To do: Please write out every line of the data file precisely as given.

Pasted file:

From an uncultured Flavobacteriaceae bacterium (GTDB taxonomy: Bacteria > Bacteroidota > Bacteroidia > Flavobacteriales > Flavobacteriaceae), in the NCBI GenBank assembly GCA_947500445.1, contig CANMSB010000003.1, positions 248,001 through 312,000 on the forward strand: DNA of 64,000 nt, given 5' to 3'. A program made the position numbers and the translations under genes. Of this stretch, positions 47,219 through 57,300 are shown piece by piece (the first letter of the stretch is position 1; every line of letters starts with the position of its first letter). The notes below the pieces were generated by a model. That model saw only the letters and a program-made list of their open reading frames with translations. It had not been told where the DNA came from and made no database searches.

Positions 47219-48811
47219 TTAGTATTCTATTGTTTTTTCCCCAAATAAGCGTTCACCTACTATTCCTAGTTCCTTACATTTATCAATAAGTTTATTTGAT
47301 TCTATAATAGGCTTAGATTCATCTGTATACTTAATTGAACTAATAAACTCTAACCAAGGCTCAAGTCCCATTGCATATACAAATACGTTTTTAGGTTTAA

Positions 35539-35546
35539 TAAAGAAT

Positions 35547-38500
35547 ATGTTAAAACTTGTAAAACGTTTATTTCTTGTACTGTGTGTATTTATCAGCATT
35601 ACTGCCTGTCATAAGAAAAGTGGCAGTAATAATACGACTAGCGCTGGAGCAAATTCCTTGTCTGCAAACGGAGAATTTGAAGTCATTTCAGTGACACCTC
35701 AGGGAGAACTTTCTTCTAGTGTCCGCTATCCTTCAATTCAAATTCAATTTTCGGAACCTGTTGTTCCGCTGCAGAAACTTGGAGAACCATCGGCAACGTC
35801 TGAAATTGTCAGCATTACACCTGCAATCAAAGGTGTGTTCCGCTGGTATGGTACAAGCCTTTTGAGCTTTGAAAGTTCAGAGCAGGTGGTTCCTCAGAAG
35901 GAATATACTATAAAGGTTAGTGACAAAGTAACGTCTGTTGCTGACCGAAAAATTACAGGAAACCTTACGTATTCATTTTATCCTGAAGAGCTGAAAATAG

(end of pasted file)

From an uncultured Flavobacteriaceae bacterium (GTDB taxonomy: Bacteria > Bacteroidota > Bacteroidia > Flavobacteriales > Flavobacteriaceae), in the NCBI GenBank assembly GCA_947500445.1, contig CANMSB010000003.1, positions 248,001 through 312,000 on the forward strand: DNA of 64,000 nt, given 5' to 3'. A program made the position numbers and the translations under genes. Of this stretch, positions 47,219 through 57,300 are shown piece by piece (the first letter of the stretch is position 1; every line of letters starts with the position of its first letter). The notes below the pieces were generated by a model. That model saw only the letters and a program-made list of their open reading frames with translations. It had not been told where the DNA came from and made no database searches.

Positions 47219-48811
47219 TTAGTATTCTATTGTTTTTTCCCCAAATAAGCGTTCACCTACTATTCCTAGTTCCTTACATTTATCAATAAGTTTATTTGAT
47301 TCTATAATAGGCTTAGATTCATCTGTATACTTAATTGAACTAATAAACTCTAACCAAGGCTCAAGTCCCATTGCATATACAAATACGTTTTTAGGTTTAA

Positions 35539-35546
35539 TAAAGAAT

Positions 35547-38500
35547 ATGTTAAAACTTGTAAAACGTTTATTTCTTGTACTGTGTGTATTTATCAGCATT
35601 ACTGCCTGTCATAAGAAAAGTGGCAGTAATAATACGACTAGCGCTGGAGCAAATTCCTTGTCTGCAAACGGAGAATTTGAAGTCATTTCAGTGACACCTC
35701 AGGGAGAACTTTCTTCTAGTGTCCGCTATCCTTCAATTCAAATTCAATTTTCGGAACCTGTTGTTCCGCTGCAGAAACTTGGAGAACCATCGGCAACGTC
35801 TGAAATTGTCAGCATTACACCTGCAATCAAAGGTGTGTTCCGCTGGTATGGTACAAGCCTTTTGAGCTTTGAAAGTTCAGAGCAGGTGGTTCCTCAGAAG
35901 GAATATACTATAAAGGTTAGTGACAAAGTAACGTCTGTTGCTGACCGAAAAATTACAGGAAACCTTACGTATTCATTTTATCCTGAAGAGCTGAAAATAG